Edinburgh: This conference is apparently the brainchild of the World Council of Churches on World Mission and Evangelism and is described on its website as a “common experience of wider ecumenism.” Further the WCC states, “The WCC will play a leading role in the organization of a celebrative and widely owned mission conference in June 2010 in Edinburgh, in coordination with partners in the ecumenical movement, within and outside the WCC’s fellowship.”[15] There will be significant presence of Roman Catholic and Orthodox churches at Edinburgh.

    Cape Town: The Cape Town Conference will be in conjunction with The Third Lausanne Congress on World Evangelization and is considered the most conservative of the main conferences. It features six keynote speakers (each apparently preaching a message from the book of Ephesians) from six world regions, with John Piper representing North America. Boston University doctoral student and General Secretary of the Latin American Theological Fellowship Ruth Padilla DeBorst is one of two women expositors,[16] 4000 leaders from 200 countries have been invited and special criteria have been established to “include men and women from a broad spectrum of nationalities, ethnicities, ages, occupations and denominational affiliations.”[17]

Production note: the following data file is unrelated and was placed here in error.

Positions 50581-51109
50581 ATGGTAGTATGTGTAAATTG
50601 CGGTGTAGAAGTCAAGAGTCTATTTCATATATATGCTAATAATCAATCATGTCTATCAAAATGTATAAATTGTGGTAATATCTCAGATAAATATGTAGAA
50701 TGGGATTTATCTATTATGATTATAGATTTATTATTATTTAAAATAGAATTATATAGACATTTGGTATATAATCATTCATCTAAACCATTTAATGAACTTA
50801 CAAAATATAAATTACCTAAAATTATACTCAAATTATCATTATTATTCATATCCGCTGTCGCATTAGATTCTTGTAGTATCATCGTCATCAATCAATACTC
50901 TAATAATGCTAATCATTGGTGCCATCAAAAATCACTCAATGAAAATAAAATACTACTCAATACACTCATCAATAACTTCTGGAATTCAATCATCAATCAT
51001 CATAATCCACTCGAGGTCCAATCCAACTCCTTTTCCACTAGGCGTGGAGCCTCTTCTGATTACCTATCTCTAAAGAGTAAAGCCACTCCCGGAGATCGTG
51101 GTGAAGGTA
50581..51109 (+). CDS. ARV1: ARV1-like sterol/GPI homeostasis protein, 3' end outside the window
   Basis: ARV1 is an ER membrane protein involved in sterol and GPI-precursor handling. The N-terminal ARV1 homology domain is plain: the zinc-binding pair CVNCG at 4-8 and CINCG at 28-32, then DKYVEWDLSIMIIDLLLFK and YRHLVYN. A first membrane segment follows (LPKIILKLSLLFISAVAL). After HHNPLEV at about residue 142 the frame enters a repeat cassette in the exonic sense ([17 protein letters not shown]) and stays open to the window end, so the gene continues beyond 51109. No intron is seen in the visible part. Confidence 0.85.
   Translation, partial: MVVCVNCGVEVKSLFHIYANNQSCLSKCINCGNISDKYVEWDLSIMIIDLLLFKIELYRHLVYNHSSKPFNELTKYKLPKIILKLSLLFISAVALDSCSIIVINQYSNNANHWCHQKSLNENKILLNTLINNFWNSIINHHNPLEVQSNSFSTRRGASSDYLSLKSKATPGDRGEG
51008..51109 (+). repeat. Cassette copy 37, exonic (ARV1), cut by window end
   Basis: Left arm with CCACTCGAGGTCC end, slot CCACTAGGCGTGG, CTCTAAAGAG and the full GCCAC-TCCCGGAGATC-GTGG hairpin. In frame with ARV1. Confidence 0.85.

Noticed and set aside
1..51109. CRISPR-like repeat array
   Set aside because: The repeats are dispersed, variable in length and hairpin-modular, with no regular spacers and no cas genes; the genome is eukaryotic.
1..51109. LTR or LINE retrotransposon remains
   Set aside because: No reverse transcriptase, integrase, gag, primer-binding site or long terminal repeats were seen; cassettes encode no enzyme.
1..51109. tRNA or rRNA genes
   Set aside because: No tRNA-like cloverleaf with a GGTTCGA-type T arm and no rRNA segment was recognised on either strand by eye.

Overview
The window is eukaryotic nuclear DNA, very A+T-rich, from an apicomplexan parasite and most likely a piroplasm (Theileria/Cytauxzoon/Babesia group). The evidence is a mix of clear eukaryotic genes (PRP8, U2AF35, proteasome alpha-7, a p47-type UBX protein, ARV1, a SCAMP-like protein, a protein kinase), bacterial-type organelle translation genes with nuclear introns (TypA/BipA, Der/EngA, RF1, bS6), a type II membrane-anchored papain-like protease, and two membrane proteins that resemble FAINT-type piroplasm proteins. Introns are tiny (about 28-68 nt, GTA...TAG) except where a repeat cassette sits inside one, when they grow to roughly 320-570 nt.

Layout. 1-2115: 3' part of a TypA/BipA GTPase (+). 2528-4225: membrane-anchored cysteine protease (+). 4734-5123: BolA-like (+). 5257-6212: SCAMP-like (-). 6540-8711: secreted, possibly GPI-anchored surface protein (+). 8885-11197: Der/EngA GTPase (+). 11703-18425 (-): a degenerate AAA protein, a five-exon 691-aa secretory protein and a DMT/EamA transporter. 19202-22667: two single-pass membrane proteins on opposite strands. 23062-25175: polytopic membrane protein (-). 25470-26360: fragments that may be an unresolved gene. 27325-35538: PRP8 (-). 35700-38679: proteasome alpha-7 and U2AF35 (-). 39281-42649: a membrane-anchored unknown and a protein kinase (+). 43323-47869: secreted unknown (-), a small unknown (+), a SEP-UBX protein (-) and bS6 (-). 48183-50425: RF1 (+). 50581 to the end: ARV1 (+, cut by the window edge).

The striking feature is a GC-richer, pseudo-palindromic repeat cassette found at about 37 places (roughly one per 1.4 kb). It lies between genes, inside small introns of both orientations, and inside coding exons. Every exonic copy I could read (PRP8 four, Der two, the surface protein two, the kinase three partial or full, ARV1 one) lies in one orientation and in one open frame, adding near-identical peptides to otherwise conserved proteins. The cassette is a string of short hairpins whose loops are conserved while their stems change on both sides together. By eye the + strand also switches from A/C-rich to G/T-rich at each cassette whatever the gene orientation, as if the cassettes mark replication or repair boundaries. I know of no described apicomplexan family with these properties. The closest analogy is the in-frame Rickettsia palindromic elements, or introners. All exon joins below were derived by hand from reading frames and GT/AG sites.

Boston: Boston Theological Institute will develop the theme “The Changing Contours of World Mission and Christianity” and has for its goal to “discern a vision for what might constitute mission in the twenty-first century.”[18] Boston Theological Institute is an association of nine theological schools and seminaries in the Boston area including three Roman Catholic schools and one Orthodox and strong connections with the World Council of Churches. As at Cape Town, Ruth Padilla DeBorst will be a keynote speaker as will two Roman Catholic leaders: Yale Divinity School professor Lamin Sannah, President of the Catholic Theological Society of America Peter Phan, and emergent front man Brian McLaren.

    United Methodist: The United Methodist denomination is also planning a major conference to coincide with Edinburgh 2010 in Nashville, Tennessee from October 15-17. This conference is entitled, “Rethink Mission: Reflection and Action from Edinburgh 1910-2010: Mission Engagement Past, Present, and Future.”[19] Keynote speaker is Dana Robert and “the program design will include scope for interdenominational and ecumenical discussions drawing on the rich resources of the Edinburgh 2010 missionary conference. Participants of the official Edinburgh 2010 conference will lead off the sessions and selected study themes will be highlighted during three days together.”[20]

    http://www.svchapel.org/resources/articles/21-church-trends/659-edinburgh-2010